CLOSE

Now Commenting On:

A's Choice enjoying first taste of playoffs

A's Choice enjoying first taste of playoffs

It's been a while since the Vancouver Canadians had a first-round pick stop by.

In recent years, their parent club, the Oakland A's, have sent their top pick -- typically an advanced college player -- to a higher level to begin his career. Supplemental first-rounder Sean Doolittle briefly stopped in the organization's Northwest League affiliate in 2007 and fellow sandwich pick Corey Brown spent that summer there.

The last time a true first-round pick of the A's started his career north of the border was in '04, when catcher Landon Powell and Danny Putnam played for the Canadians. That year, Vancouver made it to the postseason for the first time, losing to the Boise Hawks.

More

This year, it appears that history is repeating itself to an extent. The A's sent their first pick -- No. 10 overall selection Michael Choice -- to Vancouver after a few quick games in the rookie-level Arizona League. And, for the first time since '04, the Canadians are in the Northwest League playoffs.

Vancouver dropped Game 1 of the first round best-of-3 series against the Everett AquaSox, a tough 9-5 loss in 10 innings, and will have to win two in Everett, beginning on Tuesday, to advance to the championship. Choice, just 113 professional at-bats into his career, already understands how special this opportunity is.

"That's huge to get that experience off the bat," said Choice, who went 0-for-4 while hitting third for Vancouver in Game 1. "Some guys never get the chance to win championships. To be able to do that, in my fist experience in pro baseball, that's what it's all about: Winning ballgames and helping your organization get better."

The Texas-Arlington product clearly made the Canadians better when he joined the club in early August. Taking over in center field every day and mainly hitting third, Choice hit .284/.388/.627 over 27 games with seven homers and 26 RBIs. The slugging percentage would have easily led the short-season league had he accrued enough plate appearances to qualify and despite his brief stay, he still managed to finish eighth in homers. Not just all pop, he also went six for seven in stolen-base opportunities.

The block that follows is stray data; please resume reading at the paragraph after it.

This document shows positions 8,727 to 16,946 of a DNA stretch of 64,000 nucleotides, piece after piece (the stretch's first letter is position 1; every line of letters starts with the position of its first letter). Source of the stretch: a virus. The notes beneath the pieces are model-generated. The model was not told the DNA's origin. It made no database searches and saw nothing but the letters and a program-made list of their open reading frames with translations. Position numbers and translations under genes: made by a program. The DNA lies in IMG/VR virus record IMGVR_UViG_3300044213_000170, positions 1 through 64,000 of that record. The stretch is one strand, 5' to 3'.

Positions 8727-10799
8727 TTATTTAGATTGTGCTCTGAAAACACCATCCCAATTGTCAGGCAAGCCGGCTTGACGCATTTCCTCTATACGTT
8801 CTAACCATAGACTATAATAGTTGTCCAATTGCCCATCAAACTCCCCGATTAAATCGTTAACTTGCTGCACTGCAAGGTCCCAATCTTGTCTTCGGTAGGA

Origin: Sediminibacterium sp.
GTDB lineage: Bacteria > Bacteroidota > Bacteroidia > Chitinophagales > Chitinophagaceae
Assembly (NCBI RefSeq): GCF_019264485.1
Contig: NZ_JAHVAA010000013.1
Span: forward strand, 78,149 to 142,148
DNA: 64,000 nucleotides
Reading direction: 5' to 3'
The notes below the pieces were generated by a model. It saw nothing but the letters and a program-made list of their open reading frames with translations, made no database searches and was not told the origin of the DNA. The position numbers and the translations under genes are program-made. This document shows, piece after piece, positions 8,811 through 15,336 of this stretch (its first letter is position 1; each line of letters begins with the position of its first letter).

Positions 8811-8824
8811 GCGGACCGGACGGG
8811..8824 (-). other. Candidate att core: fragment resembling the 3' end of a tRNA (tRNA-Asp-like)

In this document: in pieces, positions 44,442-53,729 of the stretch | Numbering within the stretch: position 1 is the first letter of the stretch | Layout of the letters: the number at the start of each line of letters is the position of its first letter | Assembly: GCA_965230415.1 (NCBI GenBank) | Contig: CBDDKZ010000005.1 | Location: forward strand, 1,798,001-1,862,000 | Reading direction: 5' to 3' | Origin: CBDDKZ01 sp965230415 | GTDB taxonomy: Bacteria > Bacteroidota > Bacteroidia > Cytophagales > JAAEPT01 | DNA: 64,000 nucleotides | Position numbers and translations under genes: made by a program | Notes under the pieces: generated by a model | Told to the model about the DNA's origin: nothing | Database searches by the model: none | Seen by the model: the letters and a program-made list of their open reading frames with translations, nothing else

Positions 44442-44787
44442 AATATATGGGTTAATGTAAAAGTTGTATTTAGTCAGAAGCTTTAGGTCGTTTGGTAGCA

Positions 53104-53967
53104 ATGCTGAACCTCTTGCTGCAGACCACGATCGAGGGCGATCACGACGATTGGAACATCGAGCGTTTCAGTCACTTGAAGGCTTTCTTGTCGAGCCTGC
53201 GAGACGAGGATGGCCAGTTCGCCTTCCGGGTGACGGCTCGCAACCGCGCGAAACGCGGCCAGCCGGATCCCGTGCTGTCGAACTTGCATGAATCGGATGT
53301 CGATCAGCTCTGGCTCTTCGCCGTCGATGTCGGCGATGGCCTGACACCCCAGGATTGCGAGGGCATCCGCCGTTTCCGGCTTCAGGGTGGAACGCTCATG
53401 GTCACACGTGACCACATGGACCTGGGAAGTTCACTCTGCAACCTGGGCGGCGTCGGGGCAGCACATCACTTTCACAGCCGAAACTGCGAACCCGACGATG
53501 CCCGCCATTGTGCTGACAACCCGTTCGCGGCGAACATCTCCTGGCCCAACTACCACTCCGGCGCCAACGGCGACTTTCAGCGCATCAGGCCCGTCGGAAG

It was his bat -- particularly the raw power -- that helped Choice stand out at a relatively smaller college program in Texas-Arlington. Choice really put his name on the map when he hit .350 for the U.S. National Team in '09 and cemented his place as a first-rounder by hitting .383/.568/.704 during his junior season.

While being selected in the top 10 is a nice resume builder and bank account stuffer -- Choice got $2 million for signing -- it's not all fun and games. Being that high of a pick comes with a set of expectations that has been known to get the better of very talented players in the past.

"I definitely feel a little pressure at times," Choice said. "Sometimes you can hear it from the crowd, but you can't let it bother you. You have to do the same things everyone else does to be successful and make it through any system."

Choice spent plenty of time hitting with wood, both in the summer and in taking extra batting-practice during the season, so that transition hasn't been a tough one. What's taken some getting used to is the daily grind. Even though it's just a short season and not the full 140-plus games he'll experience in 2011, after a college career of playing largely on weekends, the game-a-day pace of pro ball is the toughest thing to adjust to.

"You might have a good game one day, but the next game, you have to hit the reset button," Choice said. "You have to stay focused and keep the same routine to make sure [you can play every day].

"We have a really good conditioning program here, so I really haven't hit a wall."

That's a good thing because there's still more baseball for Choice. After Vancouver is done in the postseason -- barring any cancellations, the final game of the championship series would be Sunday if it went the full three games -- Choice will head to Phoenix for instructional league play. No one, at any point, will hear Choice complain about that.

"I like it," Choice said. "That's the only way you're going to progress and get better. The more the better.

"By the time instructs is over, and after a month of sitting around, I'm going to be dying to get out there again. I'm glad to get as much as I can out there now."

Jonathan Mayo is a reporter for MLB.com. This story was not subject to the approval of Major League Baseball or its clubs.

Less
{}
{}